Familial Tensions in Act 3, Scene 5 and How They Relate to Life
Lesson 10 of 10
Objective: SWBAT analyze how complex characters develop over the course of a text and interact with each other by comparing the Capulets to real tensions in families.
For homework, students were asked to translate two pages of Act 3, scene 5, from lines 59-115. I will begin by quickly checking their homework for completion and effort. To save time, I quickly walk around the room, but I don't read everything they wrote. I decide beforehand which lines/ sections of the assignment are most important (and probably among the most difficult) and I focus on that part. It saves time and quickly shows me what they truly understand. It's also incredibly easy to know if they used the internet because they would all have the exact same thing written.
Before we continue reading the scene, I plan to review some key lines from their homework. In this section, Juliet is careful about her words, so as not to raise suspicions about her recent behavior or her true feelings about Romeo, even as her mother insults him. Therefore, her wording can be interpreted in two ways. When Juliet says, "Oh, how my heart abhors/ To hear him named, and cannot come to him," her mother thinks that Juliet wants to see Romeo so she can poison him, but we know that it is what she means. I'm not sure that every student will understand this when they translate at home.
To prepare students for Capulet's entrance into the scene, I will ask that they journal briefly about their own parents (W.9-10.10). What happens when you do something you're not supposed to do? Who's the disciplinarian? Who's the pushover? Do you get lectured, grounded, chastised (to use one of our most recent vocabulary words)? I will give students a few minutes to write in response to any of these thought-provoking questions. I won't collect their work, since some of it might be personal, but before we begin reading, I will ask general questions about what happens when they blatantly disobey their parents. I'm sure that a conversation with teenagers on breaking rules will flow naturally.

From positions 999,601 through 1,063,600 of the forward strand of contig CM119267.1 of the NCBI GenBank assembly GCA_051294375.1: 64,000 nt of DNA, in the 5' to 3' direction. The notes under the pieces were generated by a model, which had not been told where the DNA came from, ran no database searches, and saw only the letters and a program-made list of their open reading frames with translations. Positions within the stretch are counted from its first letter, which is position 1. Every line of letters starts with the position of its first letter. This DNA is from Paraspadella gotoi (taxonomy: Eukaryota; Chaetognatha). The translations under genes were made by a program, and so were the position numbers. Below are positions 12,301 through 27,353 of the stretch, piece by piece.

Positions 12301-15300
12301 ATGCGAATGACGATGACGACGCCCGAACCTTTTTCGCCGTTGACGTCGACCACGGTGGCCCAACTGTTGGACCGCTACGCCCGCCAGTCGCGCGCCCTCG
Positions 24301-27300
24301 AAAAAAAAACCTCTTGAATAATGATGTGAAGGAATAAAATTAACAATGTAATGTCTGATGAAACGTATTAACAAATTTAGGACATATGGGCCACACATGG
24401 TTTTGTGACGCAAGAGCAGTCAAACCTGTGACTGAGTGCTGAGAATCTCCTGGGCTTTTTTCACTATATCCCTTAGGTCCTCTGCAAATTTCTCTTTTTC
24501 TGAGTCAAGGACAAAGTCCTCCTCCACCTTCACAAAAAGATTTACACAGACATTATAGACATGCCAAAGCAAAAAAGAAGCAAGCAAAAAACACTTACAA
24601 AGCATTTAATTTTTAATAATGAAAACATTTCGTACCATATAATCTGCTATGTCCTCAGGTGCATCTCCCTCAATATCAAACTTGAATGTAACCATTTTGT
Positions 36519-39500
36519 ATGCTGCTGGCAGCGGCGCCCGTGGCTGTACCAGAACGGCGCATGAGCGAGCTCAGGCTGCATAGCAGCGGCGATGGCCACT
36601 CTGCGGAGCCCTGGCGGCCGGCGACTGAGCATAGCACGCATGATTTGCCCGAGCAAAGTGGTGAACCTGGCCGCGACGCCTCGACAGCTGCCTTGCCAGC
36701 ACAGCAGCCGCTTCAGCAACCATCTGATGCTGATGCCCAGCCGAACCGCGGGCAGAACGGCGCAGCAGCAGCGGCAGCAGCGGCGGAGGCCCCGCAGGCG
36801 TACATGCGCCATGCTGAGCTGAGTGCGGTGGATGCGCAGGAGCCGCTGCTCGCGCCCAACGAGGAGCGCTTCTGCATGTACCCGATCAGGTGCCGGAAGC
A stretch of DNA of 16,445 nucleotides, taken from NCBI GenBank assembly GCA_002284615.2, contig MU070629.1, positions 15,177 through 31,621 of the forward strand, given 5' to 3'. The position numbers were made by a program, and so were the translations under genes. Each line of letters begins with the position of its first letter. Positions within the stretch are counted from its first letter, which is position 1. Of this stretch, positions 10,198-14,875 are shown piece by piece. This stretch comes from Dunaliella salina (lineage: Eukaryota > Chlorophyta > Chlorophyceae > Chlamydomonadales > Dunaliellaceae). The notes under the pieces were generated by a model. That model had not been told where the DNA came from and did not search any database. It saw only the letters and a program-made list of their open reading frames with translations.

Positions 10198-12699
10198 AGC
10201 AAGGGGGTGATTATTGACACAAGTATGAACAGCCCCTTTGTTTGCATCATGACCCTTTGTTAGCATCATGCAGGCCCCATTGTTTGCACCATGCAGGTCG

When Capulet hears that he will not make Juliet a "joyful bride," we see a different side of him. At first he asks a serious of questions, showing that he does not understand how his daughter could disobey her kind father. Then when she tells him herself that she does not plan on marrying Paris, he berates her with a series of insults and gives her an ultimatum: either she willingly goes to church on Thursday, or he will drag her there himself. This is not the same man who told Paris that Juliet had to make the decision herself, probably because he always assumed that she would agree with anything her father said (RL.9-10.3). I hope to have an animated student read from Capulet, so they we can hear the angry in his voice, which will make it easier to discuss.
We also see a change in Juliet. We will focus on these lines and discuss the ways in which Juliet has developed (RL.9-10.3). These changes help students evaluate the authenticity of the couple's love, or more accurately, they offer fodder for the discussion: Does her new independence prove that she has matured and is responsible or that she is blinded by a good-looking guy into acting badly? A close-reading of her language starts the conversation (RL.9-10.4).
Returning to Our Journals
Teenagers, more than anyone, understand the tensions that arise when parents think they know their children, but fail to see the ways in which they have grown up. Of course, teenagers often have a short-sided view on these situations, since they are the ones pushing boundaries. Nonetheless, they have a lot to say on this subject. I will ask that they return to their journal entries and reflect on the pages we have read:
What do you think of Capulet now? Is he cruel, a hot-head, or is he a good father? He's trying to do something good for his daughter, even if she doesn't want him to, so who is really at fault here? (W.9-10.10)
I want students to write first, since some need that extra think time before speaking, but then I hope to have enough time to hear some of their ideas and reflections aloud (SL.9-10.1).
I will assign homework in the last few minutes of class. Students will translate the first two pages of the next scene. I will explain that we will start tomorrow's class by acting out these lines, which they should think about while completing their homework. In other words, they need to think about the emotion behind the lines, not just what each word means. This prep time will help us tomorrow, because it means that we can get right to the heart of the scene.